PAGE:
Elephant seals have helped scientists to demonstrate that fresh water from Antarctic’s melting ice shelves slows the processes responsible for the formation of deep-water ocean currents that regulate global temperatures. The study, led by Dr Guy Williams from the Institute of Marine and Antarctic Studies and Antarctic Climate and Ecosystems CRC, is published today in Nature Communications. Macquarie’s Professor Rob Harcourt from the Department of Biological Sciences is the Facility Leader for the elephant seal IMOS Animal Tracking program through which the data is collected. Dr Williams said the findings raised questions about potential future changes in global ocean circulation patterns. “Antarctica and the Southern Ocean are like a beating heart, producing deep and powerful currents of cold water that drive global ocean mixing and regulate atmospheric temperatures,” Dr Williams said. “These currents begin with intense sea ice formation around the Antarctic continent in winter, which creates cold, salty and dense water that sinks and flows away from the continent in large volumes. “If this production of Antarctic bottom water weakens, it leads to changes in global ocean circulation patterns that can, in turn, lead to changes in the global climate.” In 2011, the same team of researchers discovered a fourth source of Antarctic Bottom Water off Cape Darnley in East Antarctica. The latest research published today, including an additional two years of data, shows that Prydz Bay makes an important secondary contribution to Cape Darnley Bottom Water. “However we found that the contribution from Prydz Bay is less salty and dense due to the influence of nearby ice shelves,” Dr Williams said. “We can easily imagine that the production of these global ocean currents will slow as the rate of ice shelf melting all around Antarctica continues to increase.” Since 2011, elephant seals at Davis Station have been instrumented with oceanographic sensors as part of Australia’s Integrated Marine Observing System (IMOS) , supported by Australian Government.  The seal tagging component of IMOS is supported through logistical support and funding from the Australian Government’s Australian Antarctic Program. When the seals surface, their sensors relay information back to land via satellite, and the near real-time data is made available via the Global Telecommunication System of the World Meteorological Organization for immediate use. IMOS also makes the data available via their data portal. The oceanographic data collected by the seals is also used for ecological research into their behaviour and aids in conservation.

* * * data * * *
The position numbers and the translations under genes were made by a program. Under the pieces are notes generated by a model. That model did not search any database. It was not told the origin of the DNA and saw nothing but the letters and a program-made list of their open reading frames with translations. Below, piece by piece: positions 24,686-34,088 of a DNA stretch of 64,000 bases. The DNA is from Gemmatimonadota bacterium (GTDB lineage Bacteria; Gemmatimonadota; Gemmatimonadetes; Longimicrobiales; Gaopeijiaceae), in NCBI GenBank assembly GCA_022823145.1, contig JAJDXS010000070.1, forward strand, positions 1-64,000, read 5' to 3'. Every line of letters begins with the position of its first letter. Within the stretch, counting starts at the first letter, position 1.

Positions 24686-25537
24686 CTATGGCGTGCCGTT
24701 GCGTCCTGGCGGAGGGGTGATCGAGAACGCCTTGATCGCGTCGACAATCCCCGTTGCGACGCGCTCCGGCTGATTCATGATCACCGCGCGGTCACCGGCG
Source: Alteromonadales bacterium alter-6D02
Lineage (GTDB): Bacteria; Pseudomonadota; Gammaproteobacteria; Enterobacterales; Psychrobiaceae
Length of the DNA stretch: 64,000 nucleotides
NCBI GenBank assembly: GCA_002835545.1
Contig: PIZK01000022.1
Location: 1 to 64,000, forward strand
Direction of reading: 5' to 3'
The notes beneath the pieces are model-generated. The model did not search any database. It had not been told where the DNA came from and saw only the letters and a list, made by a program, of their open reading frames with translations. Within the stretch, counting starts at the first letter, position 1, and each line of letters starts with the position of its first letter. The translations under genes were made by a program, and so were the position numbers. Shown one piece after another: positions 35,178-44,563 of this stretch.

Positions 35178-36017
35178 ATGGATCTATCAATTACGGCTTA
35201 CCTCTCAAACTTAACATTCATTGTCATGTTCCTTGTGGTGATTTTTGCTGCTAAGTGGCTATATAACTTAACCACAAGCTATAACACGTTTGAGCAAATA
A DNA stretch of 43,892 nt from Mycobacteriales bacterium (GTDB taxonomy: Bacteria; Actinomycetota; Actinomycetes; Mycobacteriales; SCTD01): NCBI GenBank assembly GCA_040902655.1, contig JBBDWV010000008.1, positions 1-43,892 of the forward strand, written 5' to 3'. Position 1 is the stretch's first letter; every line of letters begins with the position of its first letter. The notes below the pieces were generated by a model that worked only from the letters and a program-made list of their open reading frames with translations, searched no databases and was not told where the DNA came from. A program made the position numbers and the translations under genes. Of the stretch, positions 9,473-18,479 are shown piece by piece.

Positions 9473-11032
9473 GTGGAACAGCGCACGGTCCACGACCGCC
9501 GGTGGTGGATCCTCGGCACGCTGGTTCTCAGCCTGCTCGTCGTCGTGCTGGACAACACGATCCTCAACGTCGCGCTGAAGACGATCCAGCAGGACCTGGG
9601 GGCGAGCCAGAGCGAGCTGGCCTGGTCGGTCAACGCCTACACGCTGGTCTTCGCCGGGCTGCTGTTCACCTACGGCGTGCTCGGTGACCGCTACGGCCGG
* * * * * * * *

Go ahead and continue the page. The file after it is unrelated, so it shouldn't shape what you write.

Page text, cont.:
Simon K.J.,Australian Nuclear Science and Technology Organisation | Pedro J.B.,Institute of Marine and Antarctic Studies | Pedro J.B.,Australian Antarctic Division | Smith A.M.,Australian Nuclear Science and Technology Organisation | And 2 more authors.
Nuclear Instruments and Methods in Physics Research, Section B: Beam Interactions with Materials and Atoms | Year: 2013

10Be accelerator mass spectrometry (AMS) is an increasingly important tool in studies ranging from exposure age dating and palaeo-geomagnetism to the impact of solar variability on the Earth's climate. High levels of boron in BeO AMS targets can adversely impact the quality of 10Be measurements through interference from the isobar 10B. Numerous methods in chemical sample preparation and AMS measurement have been employed in order to reduce the impact of excessive boron rates. We present details of a method developed to chemically reprocess a set of forty boron-contaminated BeO targets derived from modern Antarctic ice. Previously, the excessive boron levels in these samples, as measured in an argon-filled absorber cell preceding the ionisation detector, had precluded routine AMS measurement. The procedure involved removing the BeO + Nb mixture from the target holders and dissolving the BeO in hot concentrated H 2SO4. The solution was then heated with HF to remove the boron as volatile BF3 before re-precipitating as Be(OH)2 and calcining to BeO. This was again mixed with niobium and pressed into fresh target holders. Following reprocessing, the samples gave boron rates reduced by 10-100×, which were sufficiently low and similar to previous successful batches of ice core, snow and associated blank samples, thus allowing a successful 10Be measurement in the absence of any boron correction. Overall recovery of the BeO for this process averaged 40%. Extensive testing of relevant processing equipment and reagents failed to determine the source of the boron. As a precautionary measure, a similar H2SO4 + HF step has been subsequently added to the standard ice processing method. © 2012 Elsevier B.V. All rights reserved.

Currey L.M.,James Cook University | Williams A.J.,James Cook University | Williams A.J.,British Petroleum | Mapstone B.D.,CSIRO | And 10 more authors.
Journal of Fish Biology | Year: 2013

Life-history characteristics of six tropical Lethrinus species sampled from the Great Barrier Reef World Heritage Area were compared. Two species groups were identified based on fork length (LF): large species with maximum LF > 640 mm (longface emperor Lethrinus olivaceus, yellowlip emperor Lethrinus xanthochilus and spangled emperor Lethrinus nebulosus) and small species with maximum LF < 480 mm (Pacific yellowtail emperor Lethrinus atkinsoni, pink ear emperor Lethrinus lentjan and ornate emperor Lethrinus ornatus). Lifespan was not correlated with LF. Early growth for all species was rapid and similar during the first few years of life, but coefficients of the von Bertalanffy growth function varied considerably among species. Growth also differed between sexes for L. atkinsoni. Reproductive characteristics varied among species, with peak periods of spawning occurring in November to December for L. atkinsoni, July to August for L. nebulous, September to October for L. olivaceus and a protracted season for L. lentjan, although fewer samples were available for the last two species. Sex-specific LF and age distributions and gonad histology of L. lentjan were suggestive of a functional protogynous reproductive pattern, as observed in other lethrinids. Gonad histology indicated non-functional protogynous hermaphroditism for L. atkinsoni and L. nebulosus. The diversity of life histories among these closely related species emphasizes the difficulty in devising single management strategies appropriate for multi-species fisheries and illustrates the importance of understanding species-specific life histories to infer responses to exploitation. Journal of Fish Biology. © 2013 The Fisheries Society of the British Isles.